Here are our most recent 2018 speakers! Videos of their talks will be available soon!
Controlling Flapping Flight
Professor Itai Cohen is obsessed with matter in motion. At Cornell, his research has focused on investigating the behavior of microscopic and nanoscopic particles suspended in a fluid, exploring the mechanics of materials ranging from biological tissues to origami inspired metamaterials, discovering the mechanisms used by insects during flapping flight, and determining how Tango dancers and audiences at heavy metal concerts coordinate their movement. Understanding the out-of-equilibrium behaviors of these systems remains one of the biggest challenges in physics.
What You Can Do to Reduce Gender Bias, and Why You Should
Dr. Susan Fleming is a Senior Lecturer at Cornell’s Hotel School. After a successful career on Wall Street, she earned a PhD focused on understanding why there are so few women in leadership positions in U.S. society. In addition to her work researching and advocating for women’s advancement, Susan is an active angel investor and corporate director, with experience serving on the boards of six public companies as well as numerous private company and non-profit boards. Susan’s TEDx talk will focus on why both men and women should care about reducing gender bias in our society and offer specific suggestions on how to do that.
The Social Structure of "Maybe"
The internet, and social media in particular, have made individual and institutional discourse visible like never before. Yet the mechanisms that shape the production of discourse — what leads individuals or institutions to speak up, whom do they address, what do they say — is not yet well understood. Margolin's research focuses on understanding these dynamics through the quantitative aggregation of collective communication behavior. In particular, his approach emphasizes the role that accountability, credibility, and legitimacy within social networks and communities play in shaping observable discourse.
The Brain's Virtual Reality Engine and a Case for Humanist Ethics
Shimon Edelman holds degrees in electrical engineering and in computer science and is trying to understand the brain/mind through behavioral, neurophysiological, evolutionary, and computational studies of vision, language, happiness, and consciousness. His books include "Computing the Mind: How the Mind Really Works", "The Happiness of Pursuit", and, most recently, "Beginnings", a psychological-philosophical science fiction (psy-phi sci-fi) anabasis. His TEDxCornell talk shows how the realization that the brain is a virtual reality engine can help us make a case for humanist ethics.
Controversies of Ethics and Technology in Modern Workplace Management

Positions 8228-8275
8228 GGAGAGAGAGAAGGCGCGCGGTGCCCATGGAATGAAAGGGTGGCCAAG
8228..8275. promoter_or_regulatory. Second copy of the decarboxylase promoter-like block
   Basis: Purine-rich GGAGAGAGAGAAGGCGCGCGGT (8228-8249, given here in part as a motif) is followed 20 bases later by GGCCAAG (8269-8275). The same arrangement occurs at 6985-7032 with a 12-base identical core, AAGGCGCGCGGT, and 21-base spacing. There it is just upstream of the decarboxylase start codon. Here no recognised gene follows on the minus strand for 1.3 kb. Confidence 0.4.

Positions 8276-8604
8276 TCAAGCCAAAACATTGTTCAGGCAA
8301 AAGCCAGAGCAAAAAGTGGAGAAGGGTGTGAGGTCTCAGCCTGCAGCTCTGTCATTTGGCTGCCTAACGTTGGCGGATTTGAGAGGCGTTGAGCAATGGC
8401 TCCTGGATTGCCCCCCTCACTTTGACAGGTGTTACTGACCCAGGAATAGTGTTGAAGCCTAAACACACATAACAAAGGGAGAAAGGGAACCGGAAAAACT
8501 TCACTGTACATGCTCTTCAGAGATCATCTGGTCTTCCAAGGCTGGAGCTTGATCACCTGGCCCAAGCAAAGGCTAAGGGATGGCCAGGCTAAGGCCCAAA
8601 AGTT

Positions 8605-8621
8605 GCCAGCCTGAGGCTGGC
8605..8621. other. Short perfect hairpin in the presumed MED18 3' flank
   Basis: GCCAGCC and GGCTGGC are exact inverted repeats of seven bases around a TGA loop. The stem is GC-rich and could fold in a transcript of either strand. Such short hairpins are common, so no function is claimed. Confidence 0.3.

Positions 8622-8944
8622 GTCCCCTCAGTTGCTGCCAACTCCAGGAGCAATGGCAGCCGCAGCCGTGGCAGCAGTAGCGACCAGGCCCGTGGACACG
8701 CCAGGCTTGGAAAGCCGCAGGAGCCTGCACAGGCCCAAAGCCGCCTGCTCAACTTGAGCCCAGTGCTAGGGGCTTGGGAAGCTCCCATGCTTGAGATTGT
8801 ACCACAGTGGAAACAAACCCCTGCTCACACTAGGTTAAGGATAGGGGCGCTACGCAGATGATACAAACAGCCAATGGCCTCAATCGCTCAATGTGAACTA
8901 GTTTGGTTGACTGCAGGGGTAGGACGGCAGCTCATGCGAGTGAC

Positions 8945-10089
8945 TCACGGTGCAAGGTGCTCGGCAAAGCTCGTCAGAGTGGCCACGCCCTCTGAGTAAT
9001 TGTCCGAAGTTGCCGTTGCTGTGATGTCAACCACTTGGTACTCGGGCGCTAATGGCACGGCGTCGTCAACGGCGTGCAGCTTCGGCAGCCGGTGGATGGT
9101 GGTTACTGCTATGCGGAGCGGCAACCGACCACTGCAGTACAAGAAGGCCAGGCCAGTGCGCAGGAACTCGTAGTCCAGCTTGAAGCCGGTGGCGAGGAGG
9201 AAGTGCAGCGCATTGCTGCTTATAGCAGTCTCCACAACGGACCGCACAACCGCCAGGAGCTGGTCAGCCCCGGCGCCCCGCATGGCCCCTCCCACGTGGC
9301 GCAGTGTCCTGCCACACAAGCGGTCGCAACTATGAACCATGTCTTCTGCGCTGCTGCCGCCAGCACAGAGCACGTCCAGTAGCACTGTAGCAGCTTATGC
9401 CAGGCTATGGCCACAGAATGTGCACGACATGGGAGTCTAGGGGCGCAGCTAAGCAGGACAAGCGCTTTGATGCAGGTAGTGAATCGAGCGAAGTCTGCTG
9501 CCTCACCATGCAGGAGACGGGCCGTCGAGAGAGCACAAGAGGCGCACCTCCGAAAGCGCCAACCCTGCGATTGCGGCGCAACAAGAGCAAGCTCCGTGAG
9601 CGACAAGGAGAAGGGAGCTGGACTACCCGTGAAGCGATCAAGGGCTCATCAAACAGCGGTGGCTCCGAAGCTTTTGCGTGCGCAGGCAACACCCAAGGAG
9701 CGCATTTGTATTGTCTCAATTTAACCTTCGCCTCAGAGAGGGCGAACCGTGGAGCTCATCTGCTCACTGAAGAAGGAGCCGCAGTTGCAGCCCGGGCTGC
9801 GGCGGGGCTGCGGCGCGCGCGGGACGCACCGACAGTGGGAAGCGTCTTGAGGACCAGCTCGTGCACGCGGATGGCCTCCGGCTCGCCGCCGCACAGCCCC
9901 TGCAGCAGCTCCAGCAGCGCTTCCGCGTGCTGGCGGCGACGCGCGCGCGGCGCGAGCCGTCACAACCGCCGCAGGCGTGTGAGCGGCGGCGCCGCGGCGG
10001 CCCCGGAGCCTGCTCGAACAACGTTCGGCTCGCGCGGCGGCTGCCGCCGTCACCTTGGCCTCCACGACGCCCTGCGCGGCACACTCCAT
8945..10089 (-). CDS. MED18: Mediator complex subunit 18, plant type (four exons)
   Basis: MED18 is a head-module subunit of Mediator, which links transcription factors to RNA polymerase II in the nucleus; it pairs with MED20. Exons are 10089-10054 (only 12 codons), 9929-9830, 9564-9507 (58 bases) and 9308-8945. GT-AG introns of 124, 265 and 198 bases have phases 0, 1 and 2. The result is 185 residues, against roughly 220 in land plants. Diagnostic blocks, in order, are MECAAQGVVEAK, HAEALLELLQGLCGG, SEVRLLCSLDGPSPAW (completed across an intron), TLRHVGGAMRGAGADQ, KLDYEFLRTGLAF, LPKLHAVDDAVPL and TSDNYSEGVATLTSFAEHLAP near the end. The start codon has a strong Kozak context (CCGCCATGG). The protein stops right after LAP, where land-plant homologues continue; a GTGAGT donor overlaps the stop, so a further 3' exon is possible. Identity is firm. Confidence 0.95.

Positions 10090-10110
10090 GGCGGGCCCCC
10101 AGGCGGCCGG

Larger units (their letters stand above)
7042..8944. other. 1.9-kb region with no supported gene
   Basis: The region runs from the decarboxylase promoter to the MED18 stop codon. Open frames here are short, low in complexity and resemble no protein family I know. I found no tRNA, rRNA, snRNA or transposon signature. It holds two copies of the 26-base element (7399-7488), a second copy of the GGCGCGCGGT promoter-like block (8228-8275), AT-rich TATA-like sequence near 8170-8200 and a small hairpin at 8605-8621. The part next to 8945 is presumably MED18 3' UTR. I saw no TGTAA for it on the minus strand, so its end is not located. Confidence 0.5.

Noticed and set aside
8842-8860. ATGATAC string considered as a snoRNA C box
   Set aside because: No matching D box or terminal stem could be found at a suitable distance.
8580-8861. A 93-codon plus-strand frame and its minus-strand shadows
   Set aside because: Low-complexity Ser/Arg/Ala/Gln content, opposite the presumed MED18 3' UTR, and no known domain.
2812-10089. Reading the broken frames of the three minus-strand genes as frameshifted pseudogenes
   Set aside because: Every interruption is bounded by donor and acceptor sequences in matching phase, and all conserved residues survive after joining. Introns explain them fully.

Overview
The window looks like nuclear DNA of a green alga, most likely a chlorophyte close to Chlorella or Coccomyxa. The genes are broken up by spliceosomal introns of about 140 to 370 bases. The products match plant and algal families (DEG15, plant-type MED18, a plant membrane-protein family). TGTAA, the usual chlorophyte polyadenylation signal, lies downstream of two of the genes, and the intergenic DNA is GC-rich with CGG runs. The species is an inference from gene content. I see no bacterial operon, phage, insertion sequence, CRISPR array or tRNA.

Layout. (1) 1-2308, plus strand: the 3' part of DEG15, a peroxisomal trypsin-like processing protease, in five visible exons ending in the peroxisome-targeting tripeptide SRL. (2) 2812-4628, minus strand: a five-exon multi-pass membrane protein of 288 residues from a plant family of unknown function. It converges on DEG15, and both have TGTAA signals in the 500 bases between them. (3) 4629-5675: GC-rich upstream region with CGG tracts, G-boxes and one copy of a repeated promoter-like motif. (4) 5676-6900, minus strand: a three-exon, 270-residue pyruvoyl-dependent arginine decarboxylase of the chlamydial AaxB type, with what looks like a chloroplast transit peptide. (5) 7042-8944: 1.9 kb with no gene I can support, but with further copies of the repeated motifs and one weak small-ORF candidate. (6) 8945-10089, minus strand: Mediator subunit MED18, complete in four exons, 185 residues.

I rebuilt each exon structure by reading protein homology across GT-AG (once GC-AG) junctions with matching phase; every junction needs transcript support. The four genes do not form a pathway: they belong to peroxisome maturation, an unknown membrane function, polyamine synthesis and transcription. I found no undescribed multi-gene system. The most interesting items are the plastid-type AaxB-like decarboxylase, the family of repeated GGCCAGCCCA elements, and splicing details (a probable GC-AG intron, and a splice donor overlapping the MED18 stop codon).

Professor Ajunwa researches the organizational behavior of organizations, particularly in relation to stigma/social evaluation, diversity, and the adoption of new work technologies. Her research has been mentioned in major media outlets such as, the New York Times, the Harvard Business Review, the Atlantic, the Guardian, Nature Biotechnology, etc. Professor Ajunwa has served as a keynote speaker or panelist at international conferences such as SXSW and has presented her work before governmental agencies such as the Consumer Financial Protection Bureau (the CFPB) and the Equal Employment Opportunity Commission (the EEOC).
Renee T. Alexander
Campus Climate: "Breaking Bread"
As Associate Dean of Students/Senior Advisor to the Dean, “Dr. Renee” focuses on campus climate issues. Through her work with student communities, Renee Alexander’s efforts improve dialogue, collaboration, and understanding. Under her leadership, the Breaking Bread initiative – which brings participants together for a special meal and facilitated conversation – won the highly acclaimed Perkins Prize (2017) for its significant impact toward furthering the ideal of university community while respecting the values of racial and cultural diversity. Her contributions also include facilitating Town Hall meetings, convening the Leadership Roundtable of campus student leaders, working within and between groups to foster community and confront complex issues, mediation, resolving conflicts, advising students, and supporting students as they engage across the spectrum of Cornell communities.
T. Colin Campbell
Why is the Science of Nutrition Ignored in the Field of Medicine?
Professor Campbell is a well-established researcher and author. His popular book (co-authored with his son, a physician) titled The China Study (2005), has been translated into more than 50 foreign languages and has sold well over 2 million copies. His second book, Whole (2013), was a New York Times best seller.
Campbell has conducted experimental research on the effect of food and nutrition on the development of cancer and related diseases. His research program was relatively large, and his findings were published in more than 300 peer reviewed professional papers. He also participated as a member of several expert panels on health of the National Academy of Sciences, the National Institutes of Health and related public agencies. He has been in his professional career for more than 60 years.
The Strange Politics of Disgust
David Pizarro is a research psychologist and associate professor at Cornell University. His primary research interests are in moral judgment and he is particularly interested in moral intuitions (especially concerning moral responsibility, and the permissibility or impermissibility of certain acts), and in biases that affect moral judgment. He also has a general interest in the influence of emotional states on thinking and deciding with particular interest in specific emotions (anger, disgust, fear, etc.) and their differential impact on how we process information, how we remember events, and how these emotions impact our moral judgments of others.